• It’s access to the Veeam product management team, meeting with them to discuss KEY new features within future releases
  • This is a commitment for the duration of beta through to release
  • Will be limited to 2-3 customers per feature
  • Veeam have already piloted this!
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Great to finally meet you this year Michael.  Going to do a similar thing myself each day.

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Next we jump over to a word from some amazing sponsors, first up we had Object First!

 

 

One of the key takeaways I found from this was understanding the benefits of the communication between the Object First Appliances and Veeam. By leveraging the SOS API and utilising Storage Access Controls, it enables Veeam to be fast and smart with data placement. For example:

  • Caching Controls get exposed to Veeam
  • Large jobs get broken into smarter entities for smart placement
  • This also means that you don’t have a central/master node or load balancer to manage all backup traffic, instead the available capacity of each node is presented to Veeam, enabling the backup agents/proxies to write directly to each node

Also got some interesting metrics on their performance:

  • Up to 1GB/s backup performance per node
  • Restore speeds of up to 500-600MB/s per node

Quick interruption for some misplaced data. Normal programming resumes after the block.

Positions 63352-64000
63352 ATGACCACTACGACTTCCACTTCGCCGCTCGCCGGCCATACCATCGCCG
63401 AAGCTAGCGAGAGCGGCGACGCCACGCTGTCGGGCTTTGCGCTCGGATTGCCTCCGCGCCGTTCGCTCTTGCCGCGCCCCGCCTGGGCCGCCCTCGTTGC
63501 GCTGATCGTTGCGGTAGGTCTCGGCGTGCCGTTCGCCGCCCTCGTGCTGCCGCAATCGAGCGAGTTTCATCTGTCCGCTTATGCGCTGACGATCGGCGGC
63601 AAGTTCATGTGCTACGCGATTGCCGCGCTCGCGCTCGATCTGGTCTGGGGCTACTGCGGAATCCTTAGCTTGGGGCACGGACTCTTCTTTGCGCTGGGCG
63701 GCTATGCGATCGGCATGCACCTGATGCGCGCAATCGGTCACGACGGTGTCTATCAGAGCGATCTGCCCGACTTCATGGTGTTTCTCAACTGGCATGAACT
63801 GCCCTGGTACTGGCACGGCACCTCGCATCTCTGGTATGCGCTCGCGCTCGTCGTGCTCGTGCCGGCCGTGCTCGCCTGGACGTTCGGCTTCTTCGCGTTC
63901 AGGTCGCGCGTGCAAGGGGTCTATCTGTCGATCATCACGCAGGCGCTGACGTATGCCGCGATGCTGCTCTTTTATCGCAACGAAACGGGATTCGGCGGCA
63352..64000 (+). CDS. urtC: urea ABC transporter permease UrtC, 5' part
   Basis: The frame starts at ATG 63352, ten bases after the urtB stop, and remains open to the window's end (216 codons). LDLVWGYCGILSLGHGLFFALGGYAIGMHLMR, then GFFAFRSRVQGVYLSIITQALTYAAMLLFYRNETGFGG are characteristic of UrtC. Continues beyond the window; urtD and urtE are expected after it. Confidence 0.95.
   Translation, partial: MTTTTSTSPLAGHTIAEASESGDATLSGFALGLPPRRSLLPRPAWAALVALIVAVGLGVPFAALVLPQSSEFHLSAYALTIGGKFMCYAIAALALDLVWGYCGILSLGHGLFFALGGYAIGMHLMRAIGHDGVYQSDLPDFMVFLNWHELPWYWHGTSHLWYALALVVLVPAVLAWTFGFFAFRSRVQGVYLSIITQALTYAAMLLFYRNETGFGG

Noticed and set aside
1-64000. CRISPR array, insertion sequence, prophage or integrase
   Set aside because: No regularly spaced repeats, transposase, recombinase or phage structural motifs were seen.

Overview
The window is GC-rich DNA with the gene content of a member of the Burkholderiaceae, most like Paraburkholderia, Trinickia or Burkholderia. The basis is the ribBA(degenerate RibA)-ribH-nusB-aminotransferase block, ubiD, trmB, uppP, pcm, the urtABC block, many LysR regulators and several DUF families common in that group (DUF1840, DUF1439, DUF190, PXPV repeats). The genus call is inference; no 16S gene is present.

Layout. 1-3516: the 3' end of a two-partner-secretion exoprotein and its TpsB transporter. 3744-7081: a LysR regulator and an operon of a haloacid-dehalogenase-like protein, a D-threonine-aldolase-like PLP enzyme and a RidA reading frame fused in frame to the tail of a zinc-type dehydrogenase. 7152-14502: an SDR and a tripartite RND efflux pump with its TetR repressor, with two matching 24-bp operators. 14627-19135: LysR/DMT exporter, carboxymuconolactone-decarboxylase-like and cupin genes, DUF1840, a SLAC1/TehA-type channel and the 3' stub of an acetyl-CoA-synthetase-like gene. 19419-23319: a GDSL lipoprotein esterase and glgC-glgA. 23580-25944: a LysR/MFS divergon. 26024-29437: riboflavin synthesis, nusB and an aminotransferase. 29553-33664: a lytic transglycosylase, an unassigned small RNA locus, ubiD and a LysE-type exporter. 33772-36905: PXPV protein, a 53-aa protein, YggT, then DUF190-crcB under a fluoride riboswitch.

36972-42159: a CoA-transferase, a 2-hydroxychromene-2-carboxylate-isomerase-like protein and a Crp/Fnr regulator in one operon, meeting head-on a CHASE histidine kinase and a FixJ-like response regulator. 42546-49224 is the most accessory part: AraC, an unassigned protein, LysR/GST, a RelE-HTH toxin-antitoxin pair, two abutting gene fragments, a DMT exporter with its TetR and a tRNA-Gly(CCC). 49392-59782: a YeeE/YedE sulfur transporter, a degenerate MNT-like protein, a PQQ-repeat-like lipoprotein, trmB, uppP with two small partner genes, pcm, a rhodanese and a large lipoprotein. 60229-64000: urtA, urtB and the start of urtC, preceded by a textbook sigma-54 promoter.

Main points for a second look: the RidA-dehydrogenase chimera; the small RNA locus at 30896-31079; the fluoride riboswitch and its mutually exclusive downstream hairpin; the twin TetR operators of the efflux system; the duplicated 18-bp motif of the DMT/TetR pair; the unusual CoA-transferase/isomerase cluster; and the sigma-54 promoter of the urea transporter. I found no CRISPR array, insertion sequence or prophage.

• Up to 20 Instant Recovery sessions per node

The Object First appliance is ‘out of the box’ hardened, what does this mean? Simply, it’s a hardened Linux OS with no root access, supporting S3 object lock running in compliance mode + MFA! This combines to make data destruction a major headache for malicious attacks, would probably be easier to break into the datacentre and physically destroy the device at this point!

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Following Object First is Wasabi!

 

None other than Wasabi’s amazing @drews taking to the stage, which was exciting to see in itself!

 

Drew highlighted the ‘Wasabi’ advantages (yes plural!), I think by now most people are aware that Wasabi doesn’t charge egress fees or API calls vs ‘the big three’ hyperscalers everyone tends to think of, but above and beyond this, Drew discussed what’s happened over at Wasabi in the past year, which was a welcome recap to have!